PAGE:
When I first starting writing longer works the idea of a chapters befuddled me. Whatever I read was used to study how chapters were written and it never ceased to make me wonder how to organize the chapters. I thought it was just what the author had to say in that chapter. That couldn’t be it because my chapters were always chopped due to saying what I had to say.
How does a writer divide up their chapters? That’s what I wanted to know and it didn’t come until after I really got into television shows on Netflix. I’ve talked about the episodial approach before, but I wanted to really paint a picture. I noticed on the shows I watched that there was always a description of the episode that made me want to watch the next episode. I also noticed each one was used to drive the story forward and it had a structure to it. So, I thought: Why don’t I apply that to my writing?
Television shows have a tremendous way of showing writers how to tell a story. In Breaking Bad, you’re essentially rooting for the bad guy, right? The meth dealer is the hero, or antihero. The talented way of making you get to the point of binge watching is how they presented the first episode, or the pilot episode.
In television, the pilot episode is what is shown to networks to see if they’d want to pick it up. If someone were to read the first chapter (episode) of your book (show), would they want to pick it up and continue? That first chapter needs to pull the reader in and give them a reason to root for your protagonist.
Just as the episodes of a show have brief description, do that with your chapters. They can be brief or they can be detailed, depending on what suits you personally. I usually am between where I’ll go brief or detailed, and that depends on if I have an exact plan or idea for that chapter. It might help to have the chapters named, as well. Episodes of a show have a title with them, but this is where you can venture away from that model.
I’ll do titles for my historical military fiction, but not for my historical fiction written under the Ryatt Eddie Cash name. That’s just my preference. How you situate the chapters is critical, though. Just as the episodes have a point and purpose, so does the chapters. What I like to do is use a traditional story structure. Lately it’s been the three act structure.
Episodes in Three Acts
I’m sure everyone remembers the drawing from your high school English class with the rising action, climax, denouement, and conclusion. The simplistic version of that structure may work in a short story, but for longer works it’s a little more difficult.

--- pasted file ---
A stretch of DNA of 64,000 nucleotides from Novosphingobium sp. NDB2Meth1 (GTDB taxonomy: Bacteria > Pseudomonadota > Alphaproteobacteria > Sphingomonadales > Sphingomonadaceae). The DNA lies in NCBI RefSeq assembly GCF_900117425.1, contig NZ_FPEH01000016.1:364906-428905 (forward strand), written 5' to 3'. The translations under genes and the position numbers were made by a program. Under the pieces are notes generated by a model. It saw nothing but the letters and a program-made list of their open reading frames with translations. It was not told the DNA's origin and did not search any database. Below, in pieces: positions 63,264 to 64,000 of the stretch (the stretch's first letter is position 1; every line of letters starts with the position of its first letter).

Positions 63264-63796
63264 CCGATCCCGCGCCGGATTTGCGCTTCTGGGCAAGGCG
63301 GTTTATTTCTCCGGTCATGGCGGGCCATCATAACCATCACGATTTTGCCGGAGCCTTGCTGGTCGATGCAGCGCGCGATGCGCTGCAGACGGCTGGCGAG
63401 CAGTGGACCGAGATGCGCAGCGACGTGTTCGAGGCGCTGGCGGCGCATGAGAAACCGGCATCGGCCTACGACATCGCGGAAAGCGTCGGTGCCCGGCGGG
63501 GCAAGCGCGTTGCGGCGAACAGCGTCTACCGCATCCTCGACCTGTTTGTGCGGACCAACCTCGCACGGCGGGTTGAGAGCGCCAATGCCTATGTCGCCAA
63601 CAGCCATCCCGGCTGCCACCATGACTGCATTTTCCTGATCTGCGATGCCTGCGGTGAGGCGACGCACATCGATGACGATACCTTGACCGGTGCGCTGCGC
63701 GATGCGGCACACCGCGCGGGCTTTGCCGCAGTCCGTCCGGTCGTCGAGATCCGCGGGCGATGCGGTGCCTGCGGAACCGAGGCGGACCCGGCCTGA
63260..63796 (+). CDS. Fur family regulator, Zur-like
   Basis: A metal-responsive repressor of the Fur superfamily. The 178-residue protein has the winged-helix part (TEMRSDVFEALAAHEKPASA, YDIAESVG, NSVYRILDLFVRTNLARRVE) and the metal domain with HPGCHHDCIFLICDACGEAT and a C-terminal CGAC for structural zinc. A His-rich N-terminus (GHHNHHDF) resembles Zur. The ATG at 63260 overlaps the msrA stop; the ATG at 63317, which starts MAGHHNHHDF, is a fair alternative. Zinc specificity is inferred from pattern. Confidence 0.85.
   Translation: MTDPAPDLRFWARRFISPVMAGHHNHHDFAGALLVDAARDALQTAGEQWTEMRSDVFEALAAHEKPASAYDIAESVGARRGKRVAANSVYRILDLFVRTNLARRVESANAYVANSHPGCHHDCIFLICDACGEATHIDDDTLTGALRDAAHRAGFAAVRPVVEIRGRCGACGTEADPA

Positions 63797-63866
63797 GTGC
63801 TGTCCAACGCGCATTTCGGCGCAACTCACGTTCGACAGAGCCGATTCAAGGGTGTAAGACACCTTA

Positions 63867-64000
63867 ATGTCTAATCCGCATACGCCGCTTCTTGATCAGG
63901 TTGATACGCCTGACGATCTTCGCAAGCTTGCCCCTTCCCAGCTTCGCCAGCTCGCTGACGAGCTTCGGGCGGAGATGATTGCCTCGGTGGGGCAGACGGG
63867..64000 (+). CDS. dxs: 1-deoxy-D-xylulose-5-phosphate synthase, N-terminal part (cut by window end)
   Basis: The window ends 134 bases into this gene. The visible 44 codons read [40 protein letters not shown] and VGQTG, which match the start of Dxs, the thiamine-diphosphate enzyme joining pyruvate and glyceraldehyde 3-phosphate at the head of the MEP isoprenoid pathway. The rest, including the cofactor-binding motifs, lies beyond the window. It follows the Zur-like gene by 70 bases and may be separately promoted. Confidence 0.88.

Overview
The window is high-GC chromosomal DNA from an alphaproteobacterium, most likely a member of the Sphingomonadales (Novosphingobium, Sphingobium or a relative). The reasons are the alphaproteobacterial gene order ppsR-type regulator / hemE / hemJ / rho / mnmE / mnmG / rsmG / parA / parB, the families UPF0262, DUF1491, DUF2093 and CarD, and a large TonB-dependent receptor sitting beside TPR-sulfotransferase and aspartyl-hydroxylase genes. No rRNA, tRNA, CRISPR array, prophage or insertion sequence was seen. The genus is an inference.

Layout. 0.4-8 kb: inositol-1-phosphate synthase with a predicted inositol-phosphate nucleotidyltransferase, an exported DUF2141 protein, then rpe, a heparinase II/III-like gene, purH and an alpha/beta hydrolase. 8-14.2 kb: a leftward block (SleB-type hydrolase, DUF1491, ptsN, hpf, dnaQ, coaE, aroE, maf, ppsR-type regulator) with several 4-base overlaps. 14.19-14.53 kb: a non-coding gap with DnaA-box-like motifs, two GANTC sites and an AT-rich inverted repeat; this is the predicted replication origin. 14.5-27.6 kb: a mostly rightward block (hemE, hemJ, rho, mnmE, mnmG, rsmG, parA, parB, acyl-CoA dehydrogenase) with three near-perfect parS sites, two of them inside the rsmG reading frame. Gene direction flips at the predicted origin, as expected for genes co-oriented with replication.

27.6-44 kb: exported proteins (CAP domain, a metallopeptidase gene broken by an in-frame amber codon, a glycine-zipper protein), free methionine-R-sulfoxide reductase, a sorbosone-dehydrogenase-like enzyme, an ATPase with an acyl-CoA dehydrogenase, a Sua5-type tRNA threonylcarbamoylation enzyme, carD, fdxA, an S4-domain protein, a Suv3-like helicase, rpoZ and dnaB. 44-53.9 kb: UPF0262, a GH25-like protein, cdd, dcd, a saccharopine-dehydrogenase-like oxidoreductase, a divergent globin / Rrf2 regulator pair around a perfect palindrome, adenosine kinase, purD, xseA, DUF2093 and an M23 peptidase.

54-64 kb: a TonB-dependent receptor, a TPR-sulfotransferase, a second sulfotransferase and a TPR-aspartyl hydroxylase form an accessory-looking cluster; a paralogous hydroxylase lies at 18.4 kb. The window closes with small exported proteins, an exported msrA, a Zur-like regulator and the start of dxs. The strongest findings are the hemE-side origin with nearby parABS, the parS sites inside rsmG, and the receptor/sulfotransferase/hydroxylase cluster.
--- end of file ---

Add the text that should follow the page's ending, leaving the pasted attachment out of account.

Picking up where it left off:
What I enjoyed was finding an article by Emma Johnson (read it here) about planning your novel using the three act structure. She took each act and broke it down into three blocks, of which she broke down further to three chapters within the block. For each act it gave about nine chapters. For a novel I’m working on right now that I hope will be ready by 2021 is a modern military thriller and I titled each act in the three act structure as: Find, Fix, Finish. That gave me further baseline what I wanted to do in the acts.
How you can break down the acts in the structure is this:
Block One: Introduce hero in their ordinary world.
Block Two: Problem disrupts hero’s life.
Block Three: Hero’s life changes direction (due to disruption).
Block One: Hero explores new world after change in direction.
Block Two: Crisis of a new world.
Block Three: Finding a solution.
Block One: Victory seems impossible.
Block Two: Hero finds power.
Block Three: Hero fights and wins.
Remember that each block will usually contain about three chapters, but feel free to mess with that, because it is your story and this is to give guidance on structure and organization which gives depth to the story. If you can relay the events within a block in two chapters, write two chapters. If it takes four or five, write four or five. Take your episodic chapters and plug them into the blocks and get writing.